Monday, January 31, 2011

Kimano, son of Denys - Oil Prospector!

 Posted: 28/01/2011 - 10:32 AM

Author: Adele Ramos -

Amandala received a revised printed version of Belize’s petroleum contracts map on Wednesday, January 26, showing that a major concession—the largest onshore block—has been granted to a newly formed company, Paradise Energy Limited, whose shareholders are listed as Alfredo Acosta and Kimano Barrow, nephew of Prime Minister Barrow and son of Justice Denys Barrow. The company (in which Barrow holds 50% stake) was formed less than a year ago.

Kimano Barrow, Commissioner of the Public Utilities Commission, confirmed via phone that he is a shareholder of the company, but he told us that he has no further comment at this time.

Before we could ask the younger Barrow why he has invested in a concession for an area that government experts have publicly declared has “no petroleum potential,” he dismissed our call, saying he only returned our call because he thought we were calling him about something important.

Amandala was unable to reach Acosta, who we understand has interest in another petroleum concession granted under the People’s United Party administration.

The concession area which Barrow and Acosta have acquired spans the Maya Mountain Massif, and includes some of Belize’s most prized forests, particularly the area spanning the Chiquibul, where gold prospects are said to be very promising. (See map)

In our July 1, 2010, headline story captioned “Broke, no experience, but gets oil concession!!” we had reported on a statement made to us by Director of Geology and Petroleum, Andre Cho, that no contracts were given out for the Maya Mountains area, because it is not a sedimentary basin.

A Canadian company going by the name Centam Canadian Energy Corporation had, nonetheless, won a concession for the Maya Mountains under the Musa administration in January 2008.

Cho had told Amandala back in July 2010 that that company, owned by an Arab, Bassam Al-Sarraj, was a “fly by night” venture. “He got it under [Florencio] Marin,” Cho said, claiming that there is no petroleum potential in that portion of Belize.

He had also told Amandala that the Canadian company did not pay the first year of fees and the concession was cancelled. The BZ$300,000 that comes in yearly from such concessions is “enough to pay some bills,” Cho had told us.

Prime Minister Dean Barrow told Amandala this evening when we asked him about Paradise Energy Limited that “the name doesn’t ring a bell.” When we told him that his nephew is a shareholder, he said, “I don’t know about that.”

The Minister of Natural Resources, Gaspar Vega, who Amandala was unable to reach today, brings those contracts to Cabinet, and if the company got a concession, then it would have had to have been after Cabinet consideration, said the Prime Minister.

If indeed Kimano got a concession, then “bully for him,” Prime Minister Barrow commented, saying that his nephew would have gotten the contract “fair and square.”

He went on to say that he is sure that the concession is “in some low potential area.”

He insists that Toledo is the most promising part of the country for petroleum exploration, and reiterates his government’s position that it will allow petroleum exploration onshore Belize—not barring such activities in protected areas.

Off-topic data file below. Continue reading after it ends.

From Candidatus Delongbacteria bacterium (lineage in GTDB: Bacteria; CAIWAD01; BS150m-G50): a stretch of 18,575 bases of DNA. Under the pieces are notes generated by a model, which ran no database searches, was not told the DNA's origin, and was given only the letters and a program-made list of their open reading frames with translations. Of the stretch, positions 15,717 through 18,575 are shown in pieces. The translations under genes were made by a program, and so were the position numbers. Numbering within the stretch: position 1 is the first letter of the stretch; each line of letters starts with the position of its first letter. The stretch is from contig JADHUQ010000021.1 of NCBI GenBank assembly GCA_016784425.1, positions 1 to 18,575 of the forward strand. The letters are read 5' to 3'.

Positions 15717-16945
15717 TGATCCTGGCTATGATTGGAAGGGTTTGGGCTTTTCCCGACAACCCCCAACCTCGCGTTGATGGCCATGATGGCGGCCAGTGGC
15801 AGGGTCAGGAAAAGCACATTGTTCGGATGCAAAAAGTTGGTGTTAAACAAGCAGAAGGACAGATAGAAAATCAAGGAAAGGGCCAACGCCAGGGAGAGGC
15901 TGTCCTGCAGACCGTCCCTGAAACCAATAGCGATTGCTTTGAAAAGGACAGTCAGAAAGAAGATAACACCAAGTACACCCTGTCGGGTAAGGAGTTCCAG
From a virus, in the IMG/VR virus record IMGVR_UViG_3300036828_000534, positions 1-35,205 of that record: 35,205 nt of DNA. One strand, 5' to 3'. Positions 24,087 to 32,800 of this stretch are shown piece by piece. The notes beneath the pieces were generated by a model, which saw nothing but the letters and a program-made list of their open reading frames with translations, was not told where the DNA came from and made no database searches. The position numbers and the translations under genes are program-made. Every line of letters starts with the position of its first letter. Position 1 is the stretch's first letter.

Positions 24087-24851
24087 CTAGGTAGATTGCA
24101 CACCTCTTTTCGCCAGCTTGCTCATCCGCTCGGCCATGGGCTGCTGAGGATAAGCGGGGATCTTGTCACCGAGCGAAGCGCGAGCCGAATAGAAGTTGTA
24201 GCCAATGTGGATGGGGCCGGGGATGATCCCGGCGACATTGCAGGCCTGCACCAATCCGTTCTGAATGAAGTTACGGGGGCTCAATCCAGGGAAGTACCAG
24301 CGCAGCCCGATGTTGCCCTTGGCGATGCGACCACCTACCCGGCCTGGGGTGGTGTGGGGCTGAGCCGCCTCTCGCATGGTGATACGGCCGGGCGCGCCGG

This Tuesday, the Belize Coalition to Save Our Natural Heritage held a press conference to reiterate its call on Government to ban petroleum exploration offshore Belize and inside protected areas.

For Barrow, the Supreme Court has already established that petroleum exploration can be done inside protected areas. He said that he will await the results of a national referendum, for which the Coalition is calling, to finally decide how to proceed with new petroleum contracts offshore.

Yesterday, Oceana issued a call on Government to not issue any further offshore contracts in light of its finding that the Chinese Petroleum Corporation, owned by the state of Taiwan, had relinquished its entire offshore concession for 1.139 million acres. The contract was acquired through CPC’s overseas arm — Overseas Petroleum Investment Corporation.

Oceana says, “Among the reasons OPIC is abandoning its lease is the growing public opposition to any oil exploration and development that would harm the country’s prized barrier reef.”

It points out that the government did not make this relinquishment public—but neither did the government report that concession areas in Orange Walk for two other companies—RSM Production Corporation of the USA and West Bay Belize Limited—were also vacated during 2010, our newspaper has observed.

“A hell of a storm is coming”: Coalition to Save Our Natural Heritage

Posted: 28/01/2011 - 10:20 AM

Author: Adele Ramos -

Maya activist and environmentalist Greg Ch’oc had the support of the Belize Coalition to Save Our Natural Heritage and the Association of Protected Areas Management Organizations (APAMO) at a press conference held in Belize City Tuesday morning, at which he made an ardent appeal to Prime Minister Dean Barrow to reason with them to revisit Government’s policy of permitting petroleum exploration across the entire length and breadth of Belize, including protected areas, which comprise 26% of national territory.